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We only die once… but from how many causes?

Population and Societies

534, June 2016

When a person dies, the certifying physician records the cause of death on the death certificate. In many cases, several causes are mentioned, as well as the train of events that led to death. Aline Désesquelles and her colleagues explain why this type of information is useful for studying
trends in causes of death in a country, and why international comparisons are difficult, notably because of cross-national differences in the ways medical certificates are completed.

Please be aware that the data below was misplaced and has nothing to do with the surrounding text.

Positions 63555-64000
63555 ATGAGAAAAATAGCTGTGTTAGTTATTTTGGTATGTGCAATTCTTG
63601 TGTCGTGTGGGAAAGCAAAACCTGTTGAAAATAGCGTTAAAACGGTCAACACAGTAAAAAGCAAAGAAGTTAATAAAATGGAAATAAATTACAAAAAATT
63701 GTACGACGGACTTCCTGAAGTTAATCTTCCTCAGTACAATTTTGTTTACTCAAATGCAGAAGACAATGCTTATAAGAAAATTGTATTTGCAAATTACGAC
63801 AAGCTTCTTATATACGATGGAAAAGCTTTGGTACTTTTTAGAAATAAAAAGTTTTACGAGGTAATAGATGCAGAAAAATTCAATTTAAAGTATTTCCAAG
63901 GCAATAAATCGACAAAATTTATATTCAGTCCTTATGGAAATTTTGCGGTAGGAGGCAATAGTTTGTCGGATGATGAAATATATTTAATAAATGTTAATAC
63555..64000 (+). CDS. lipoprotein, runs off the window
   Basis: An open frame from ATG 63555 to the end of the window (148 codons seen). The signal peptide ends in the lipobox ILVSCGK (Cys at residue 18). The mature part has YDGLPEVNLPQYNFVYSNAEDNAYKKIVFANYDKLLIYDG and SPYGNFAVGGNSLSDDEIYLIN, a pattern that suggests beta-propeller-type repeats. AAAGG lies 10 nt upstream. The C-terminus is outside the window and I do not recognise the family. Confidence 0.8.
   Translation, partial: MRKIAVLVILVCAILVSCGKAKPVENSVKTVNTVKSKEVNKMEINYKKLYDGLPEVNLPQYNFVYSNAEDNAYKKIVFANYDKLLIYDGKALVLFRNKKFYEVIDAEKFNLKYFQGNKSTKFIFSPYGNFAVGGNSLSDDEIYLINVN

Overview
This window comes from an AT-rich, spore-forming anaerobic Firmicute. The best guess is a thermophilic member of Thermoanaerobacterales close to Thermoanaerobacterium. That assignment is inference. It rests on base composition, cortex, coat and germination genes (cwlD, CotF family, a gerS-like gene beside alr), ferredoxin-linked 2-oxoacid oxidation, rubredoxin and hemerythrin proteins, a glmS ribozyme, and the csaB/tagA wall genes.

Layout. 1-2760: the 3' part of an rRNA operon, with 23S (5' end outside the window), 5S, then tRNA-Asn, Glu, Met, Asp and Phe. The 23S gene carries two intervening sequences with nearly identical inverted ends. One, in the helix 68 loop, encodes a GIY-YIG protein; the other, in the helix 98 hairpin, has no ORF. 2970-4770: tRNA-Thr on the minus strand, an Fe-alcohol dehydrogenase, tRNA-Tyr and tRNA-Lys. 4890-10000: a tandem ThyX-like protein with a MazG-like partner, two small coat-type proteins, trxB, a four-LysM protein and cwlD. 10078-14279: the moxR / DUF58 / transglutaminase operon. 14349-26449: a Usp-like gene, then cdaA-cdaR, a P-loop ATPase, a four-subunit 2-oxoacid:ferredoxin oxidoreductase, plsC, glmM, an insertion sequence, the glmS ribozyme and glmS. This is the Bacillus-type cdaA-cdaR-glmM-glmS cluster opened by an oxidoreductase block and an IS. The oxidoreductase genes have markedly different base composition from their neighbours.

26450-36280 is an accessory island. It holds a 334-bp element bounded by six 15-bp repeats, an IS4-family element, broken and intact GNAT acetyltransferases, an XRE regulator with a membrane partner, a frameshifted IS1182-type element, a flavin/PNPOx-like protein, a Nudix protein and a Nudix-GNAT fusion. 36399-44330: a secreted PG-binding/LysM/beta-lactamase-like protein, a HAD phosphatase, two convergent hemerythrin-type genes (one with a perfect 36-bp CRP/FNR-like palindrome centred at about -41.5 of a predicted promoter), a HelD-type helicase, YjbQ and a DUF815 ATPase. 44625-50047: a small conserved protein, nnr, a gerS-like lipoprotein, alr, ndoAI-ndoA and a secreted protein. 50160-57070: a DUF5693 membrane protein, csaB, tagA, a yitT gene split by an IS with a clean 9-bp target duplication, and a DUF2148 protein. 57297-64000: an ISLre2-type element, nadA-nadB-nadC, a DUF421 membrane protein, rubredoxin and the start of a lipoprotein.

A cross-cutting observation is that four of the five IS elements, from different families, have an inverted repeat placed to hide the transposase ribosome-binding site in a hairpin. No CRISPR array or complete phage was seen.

Analysing causes of death provides a better understanding of long-term mortality trends. In France, the death certificates completed by physicians generally mention several causes of death (2.4 on average in 2011). As a general rule, just one of them, the so-called underlying cause, is taken into account. As a result, the contribution of certain diseases – endocrine diseases for example – to mortality is severely underestimated. In a context of rising life expectancy where people increasingly die not from a single cause of death but from several, it is important to also take these contributing causes into account.

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